Capacity to be increased at FORCE site near Parrsboro
Government is committing more than $4 million to fund projects in the tidal industry, Energy Minister Andrew Younger announced Friday.
The funding will go towards increasing the electrical capacity at Fundy Ocean Research Center for Energy (FORCE) to accommodate up to 20 MW of connection. This will allow the next level of device deployments, including small arrays, to connect to the electricity grid from FORCE.
Government also announced the tidal energy developers who have won a chance to deploy their technologies in the Bay of Fundy’s Minas Passage.
Nova Scotia’s recent tender for FORCE berths attracted three qualified bidders. OpenHydro and Black Rock Tidal Power have been chosen to participate at the research and development centre.
“We are pleased to welcome OpenHydro and Black Rock Tidal Power and their innovative technologies to Nova Scotia, a global centre of excellence for tidal energy development,” said Younger.
“I’m committed to advancing the tidal sector and FORCE plays an important role by providing the platform for industry leaders to develop and test their technology in one of the best tidal resources in the world. Our investments today are shaping the new tidal sector of tomorrow.”
The projects use local suppliers in areas such as engineering, marine fabrication, marine operations which helps them develop expertise they can then export to global markets.
A group led by OpenHydro, with parent company DCNS Group of France and Maritime companies Emera, Atlantic Towing, Irving Shipbuilding and Irving Equipment, has been selected as a FORCE berth holder.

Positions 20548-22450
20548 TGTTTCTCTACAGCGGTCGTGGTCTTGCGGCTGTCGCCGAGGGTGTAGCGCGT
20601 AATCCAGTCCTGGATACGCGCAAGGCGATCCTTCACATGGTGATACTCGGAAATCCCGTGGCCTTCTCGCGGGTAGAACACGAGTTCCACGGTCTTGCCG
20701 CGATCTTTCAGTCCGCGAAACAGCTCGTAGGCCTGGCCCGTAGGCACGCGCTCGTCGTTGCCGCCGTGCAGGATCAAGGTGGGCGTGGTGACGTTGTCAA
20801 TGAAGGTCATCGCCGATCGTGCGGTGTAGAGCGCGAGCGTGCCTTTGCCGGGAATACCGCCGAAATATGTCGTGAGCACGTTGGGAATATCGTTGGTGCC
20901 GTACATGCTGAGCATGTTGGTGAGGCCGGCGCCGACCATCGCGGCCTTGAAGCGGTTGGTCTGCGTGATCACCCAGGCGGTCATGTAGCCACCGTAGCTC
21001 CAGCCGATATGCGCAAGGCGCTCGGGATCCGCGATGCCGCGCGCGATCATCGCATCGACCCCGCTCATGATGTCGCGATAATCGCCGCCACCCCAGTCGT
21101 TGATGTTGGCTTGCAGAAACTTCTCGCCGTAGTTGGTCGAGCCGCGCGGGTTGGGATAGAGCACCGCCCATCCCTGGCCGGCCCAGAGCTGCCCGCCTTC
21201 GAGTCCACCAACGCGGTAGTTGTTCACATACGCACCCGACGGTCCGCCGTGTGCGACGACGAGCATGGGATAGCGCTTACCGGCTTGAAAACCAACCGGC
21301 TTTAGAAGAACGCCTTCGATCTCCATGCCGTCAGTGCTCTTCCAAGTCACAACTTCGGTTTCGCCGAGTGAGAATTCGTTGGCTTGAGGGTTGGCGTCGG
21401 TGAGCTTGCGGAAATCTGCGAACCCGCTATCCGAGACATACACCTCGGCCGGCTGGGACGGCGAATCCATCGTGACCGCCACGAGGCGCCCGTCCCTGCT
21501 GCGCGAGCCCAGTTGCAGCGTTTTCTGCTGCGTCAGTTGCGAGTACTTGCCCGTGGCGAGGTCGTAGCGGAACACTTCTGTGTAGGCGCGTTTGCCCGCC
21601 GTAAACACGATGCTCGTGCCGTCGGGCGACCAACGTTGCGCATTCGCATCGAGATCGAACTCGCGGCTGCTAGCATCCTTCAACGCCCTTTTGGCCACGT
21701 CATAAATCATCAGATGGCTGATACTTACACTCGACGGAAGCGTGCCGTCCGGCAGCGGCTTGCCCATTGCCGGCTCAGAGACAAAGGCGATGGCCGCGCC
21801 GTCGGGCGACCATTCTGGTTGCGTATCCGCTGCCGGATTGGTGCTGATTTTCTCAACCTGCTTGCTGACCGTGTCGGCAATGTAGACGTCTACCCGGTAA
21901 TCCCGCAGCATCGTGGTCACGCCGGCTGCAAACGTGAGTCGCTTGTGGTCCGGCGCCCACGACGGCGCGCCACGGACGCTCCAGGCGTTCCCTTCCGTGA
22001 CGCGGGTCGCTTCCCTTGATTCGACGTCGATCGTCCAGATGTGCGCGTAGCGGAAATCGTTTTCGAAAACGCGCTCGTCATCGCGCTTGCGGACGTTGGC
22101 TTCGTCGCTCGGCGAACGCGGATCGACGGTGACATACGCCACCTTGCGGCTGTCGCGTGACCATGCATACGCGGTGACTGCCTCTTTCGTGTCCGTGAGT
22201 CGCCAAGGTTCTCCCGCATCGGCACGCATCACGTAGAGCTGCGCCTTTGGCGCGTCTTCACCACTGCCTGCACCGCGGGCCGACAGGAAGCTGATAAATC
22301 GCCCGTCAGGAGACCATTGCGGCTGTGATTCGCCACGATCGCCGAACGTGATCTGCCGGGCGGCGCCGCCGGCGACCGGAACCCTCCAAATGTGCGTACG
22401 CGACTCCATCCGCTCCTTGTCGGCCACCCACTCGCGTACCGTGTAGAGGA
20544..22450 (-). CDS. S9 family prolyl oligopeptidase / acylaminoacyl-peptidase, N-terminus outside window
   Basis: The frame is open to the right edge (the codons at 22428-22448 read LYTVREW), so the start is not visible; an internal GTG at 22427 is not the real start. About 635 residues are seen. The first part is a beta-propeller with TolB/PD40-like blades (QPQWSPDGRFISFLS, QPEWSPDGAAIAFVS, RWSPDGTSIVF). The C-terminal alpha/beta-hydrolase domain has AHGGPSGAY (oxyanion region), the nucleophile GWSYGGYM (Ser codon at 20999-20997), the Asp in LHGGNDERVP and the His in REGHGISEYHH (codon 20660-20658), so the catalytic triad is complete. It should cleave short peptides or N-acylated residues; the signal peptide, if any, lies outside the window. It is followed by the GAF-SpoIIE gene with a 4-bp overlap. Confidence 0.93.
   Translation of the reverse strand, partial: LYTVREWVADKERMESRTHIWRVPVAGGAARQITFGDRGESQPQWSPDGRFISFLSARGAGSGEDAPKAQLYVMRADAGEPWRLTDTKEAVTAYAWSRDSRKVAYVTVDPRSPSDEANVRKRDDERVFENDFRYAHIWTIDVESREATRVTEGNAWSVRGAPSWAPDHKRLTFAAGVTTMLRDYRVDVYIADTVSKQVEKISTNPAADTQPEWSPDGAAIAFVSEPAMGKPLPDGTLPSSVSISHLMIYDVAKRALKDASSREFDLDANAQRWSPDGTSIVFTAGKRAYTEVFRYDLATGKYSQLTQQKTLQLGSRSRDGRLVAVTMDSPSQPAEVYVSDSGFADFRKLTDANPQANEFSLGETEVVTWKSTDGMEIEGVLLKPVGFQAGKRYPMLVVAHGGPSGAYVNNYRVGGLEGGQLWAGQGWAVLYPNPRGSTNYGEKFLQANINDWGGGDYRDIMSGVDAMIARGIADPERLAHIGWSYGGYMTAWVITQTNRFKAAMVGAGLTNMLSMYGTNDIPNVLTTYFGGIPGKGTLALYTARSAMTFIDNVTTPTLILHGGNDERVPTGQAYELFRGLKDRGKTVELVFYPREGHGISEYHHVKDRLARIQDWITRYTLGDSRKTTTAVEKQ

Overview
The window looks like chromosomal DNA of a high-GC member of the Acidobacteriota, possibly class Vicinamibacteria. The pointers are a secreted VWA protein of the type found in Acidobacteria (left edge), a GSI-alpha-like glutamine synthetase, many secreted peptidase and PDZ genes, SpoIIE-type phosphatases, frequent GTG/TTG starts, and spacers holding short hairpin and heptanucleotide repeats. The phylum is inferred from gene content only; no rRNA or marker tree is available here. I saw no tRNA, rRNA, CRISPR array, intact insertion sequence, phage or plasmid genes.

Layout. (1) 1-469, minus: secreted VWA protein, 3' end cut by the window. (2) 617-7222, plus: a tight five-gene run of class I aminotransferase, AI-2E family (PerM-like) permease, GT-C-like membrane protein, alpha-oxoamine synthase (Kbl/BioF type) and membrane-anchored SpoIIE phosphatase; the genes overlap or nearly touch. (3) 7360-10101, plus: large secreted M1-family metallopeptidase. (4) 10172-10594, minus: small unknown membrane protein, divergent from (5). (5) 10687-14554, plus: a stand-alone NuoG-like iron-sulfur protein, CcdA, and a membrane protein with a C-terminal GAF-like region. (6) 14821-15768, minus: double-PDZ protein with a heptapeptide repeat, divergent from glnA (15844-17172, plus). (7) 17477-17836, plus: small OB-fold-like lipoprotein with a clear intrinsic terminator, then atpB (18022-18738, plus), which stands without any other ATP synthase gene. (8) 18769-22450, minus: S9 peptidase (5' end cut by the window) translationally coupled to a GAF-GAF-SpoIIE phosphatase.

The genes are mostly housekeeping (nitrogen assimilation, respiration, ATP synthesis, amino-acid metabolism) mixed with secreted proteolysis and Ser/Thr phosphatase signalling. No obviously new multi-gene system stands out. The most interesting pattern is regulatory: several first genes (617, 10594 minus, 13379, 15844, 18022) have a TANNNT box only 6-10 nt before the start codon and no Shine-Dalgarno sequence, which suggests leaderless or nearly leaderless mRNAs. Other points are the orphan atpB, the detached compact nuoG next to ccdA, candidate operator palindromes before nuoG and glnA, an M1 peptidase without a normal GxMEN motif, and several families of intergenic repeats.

“OpenHydro has a long-established relationship with Emera and we’re looking forward to a continued partnership with a company that shares our vision of tidal energy,” said Thierry Kalanquin, executive chair of OpenHydro. “OpenHydro is proud to have been the first technology installed in the Bay of Fundy, and we remain convinced of the potential of the region as a major source of clean, renewable energy.
“We look forward to continuing to work with FORCE and building a long-term relationship with our industrial partner, Irving.”
Black Rock Tidal Power is a Halifax-based company with European and Canadian partners, including Schottel of Germany, Tidal Stream of the United Kingdom, and Atlantic Towing, Allswater, Clearwater, Akoostix, Dynamic System Analysis and Seaforth Engineering of Nova Scotia.
“We are honoured to be one of the companies selected to demonstrate our innovative tidal power technology at FORCE,” said Gerhard Jensen, CEO of Schottel Group. “Nova Scotia is a leader in this field, and the world will be watching closely as we demonstrate how tidal power can be affordable, environmentally friendly and extremely effective.”
Minas Energy, an existing berth holder, today also announced a new partnership with Bluewater to create an advanced floatation system to deploy Siemens turbines in the Bay of Fundy.
“Minas Energy is confident that our partnership with Siemens and Bluewater will help set the stage for the emerging tidal energy industry in Nova Scotia,” said John Woods, vice-president of energy development for Minas Energy. “We look forward to working with the other berth holders, government and the public at large as we learn to harness this world-class resource.”
“FORCE is excited to be working with the OpenHydro team again and to welcome Black Rock Tidal Power’s new technology to the site,” said FORCE general manager Tony Wright. “FORCE is a national effort to advance the science of tidal energy, and all Canadians can take pride in the fact that we are building a project that’s attracting investment from players from around the world.”
Nova Scotia’s tidal energy market has advanced significantly in recent months, including a new provincial feed-in tariff, a tidal research memorandum of understanding with the United Kingdom, and successfully deploying a sub-sea cable. The first devices are expected to be in place in 2015.
Nova Scotia will welcome tidal energy leaders from around the world this November when it hosts the first International Conference on Ocean Energy to be held in North America